Maybe it was because it was hosted by Canada, the Chicago Cubs of the international community without the bitter losing streak.
Like the Cubs, our northern neighbors are so lovable and prone to spontaneous inebriation that even opposing fans can’t help but cheer them on. In so many ways, they’re like America without all the in-your-face ‘tude. And they have such a tuneful national anthem that I rooted for them to beat Team USA in hockey for the gold just so I could hear a really great song sung with historic gusto.
It didn’t disappoint. More than 20,000 fans and every single player joyfully sang an ode to a sprawling country that’s never in a hurry to rush off to war or overachieve in any way that’s too show-offy.
If they gave gold medals for national anthems, Canada would be the international powerhouse. “O Canada!” just can’t be beat.
I’ve long argued that countries should change their national anthems every 10 years or so to reflect the national mood. Thus, here in the Clinton years our athletes could have entered the Olympic arenas to Bobby McFerrin’s “Don’t Worry, Be Happy.”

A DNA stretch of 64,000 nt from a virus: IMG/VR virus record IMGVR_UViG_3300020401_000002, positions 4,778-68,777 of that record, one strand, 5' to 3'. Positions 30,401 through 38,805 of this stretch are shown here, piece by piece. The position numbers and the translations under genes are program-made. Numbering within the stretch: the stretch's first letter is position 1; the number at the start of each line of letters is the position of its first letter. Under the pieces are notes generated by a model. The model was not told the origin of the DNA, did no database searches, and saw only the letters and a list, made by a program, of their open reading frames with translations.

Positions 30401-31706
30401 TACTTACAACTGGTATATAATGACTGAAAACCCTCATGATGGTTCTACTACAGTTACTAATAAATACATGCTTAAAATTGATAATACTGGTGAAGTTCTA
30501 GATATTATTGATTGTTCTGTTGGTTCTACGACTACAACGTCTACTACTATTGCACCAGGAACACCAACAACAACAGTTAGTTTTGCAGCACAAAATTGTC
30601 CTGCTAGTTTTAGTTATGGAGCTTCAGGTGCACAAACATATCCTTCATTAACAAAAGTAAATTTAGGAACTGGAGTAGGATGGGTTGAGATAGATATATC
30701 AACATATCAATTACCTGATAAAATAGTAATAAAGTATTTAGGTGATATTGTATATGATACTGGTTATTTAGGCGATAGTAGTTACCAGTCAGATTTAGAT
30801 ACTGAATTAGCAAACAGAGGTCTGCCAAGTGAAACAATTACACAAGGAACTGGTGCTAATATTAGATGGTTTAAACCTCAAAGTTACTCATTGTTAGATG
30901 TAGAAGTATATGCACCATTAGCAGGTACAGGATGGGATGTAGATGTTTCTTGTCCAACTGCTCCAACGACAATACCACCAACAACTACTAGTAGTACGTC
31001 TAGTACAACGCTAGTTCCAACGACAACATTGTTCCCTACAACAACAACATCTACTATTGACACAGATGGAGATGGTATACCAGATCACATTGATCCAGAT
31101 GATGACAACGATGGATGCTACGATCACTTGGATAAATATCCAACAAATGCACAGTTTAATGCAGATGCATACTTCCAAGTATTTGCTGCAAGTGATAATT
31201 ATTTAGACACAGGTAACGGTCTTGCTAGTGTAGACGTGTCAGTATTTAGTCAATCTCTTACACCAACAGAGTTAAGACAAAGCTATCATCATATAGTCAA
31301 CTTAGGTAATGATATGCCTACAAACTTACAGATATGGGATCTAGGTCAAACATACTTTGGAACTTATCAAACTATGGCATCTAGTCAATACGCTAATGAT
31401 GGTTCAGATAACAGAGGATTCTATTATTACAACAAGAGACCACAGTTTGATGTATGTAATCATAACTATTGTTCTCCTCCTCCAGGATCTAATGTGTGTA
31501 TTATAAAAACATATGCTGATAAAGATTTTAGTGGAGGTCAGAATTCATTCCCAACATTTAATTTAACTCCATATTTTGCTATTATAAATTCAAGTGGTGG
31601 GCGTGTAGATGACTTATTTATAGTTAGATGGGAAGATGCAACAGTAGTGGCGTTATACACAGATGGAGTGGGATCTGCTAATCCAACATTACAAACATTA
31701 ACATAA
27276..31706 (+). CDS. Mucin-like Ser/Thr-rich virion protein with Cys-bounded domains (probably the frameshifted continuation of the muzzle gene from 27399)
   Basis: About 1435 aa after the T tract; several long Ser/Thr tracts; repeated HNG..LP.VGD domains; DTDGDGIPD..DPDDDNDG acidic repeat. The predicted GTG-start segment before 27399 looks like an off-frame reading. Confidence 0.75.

And the Axis of Evil and their minions would have certainly had even more reason to tremble during the G.W. Bush years if our athletes had swaggered into the games to the martial stomp of “We Will Rock You!”
(Early contender for the Obama years: “Why Can’t We Be Friends?”)
But the Canadian national song is so pitch-perfect and pleasant it needs no anthemic alterations. The melody and lyrics are outstanding, some inaccuracies involving that part about ‘standing guard for thee’ not withstanding -- the cheap liquor I’ve bootlegged in and out of Canada over the years would have made rivals like Capone come hunting for me with tommyguns a-blazin’.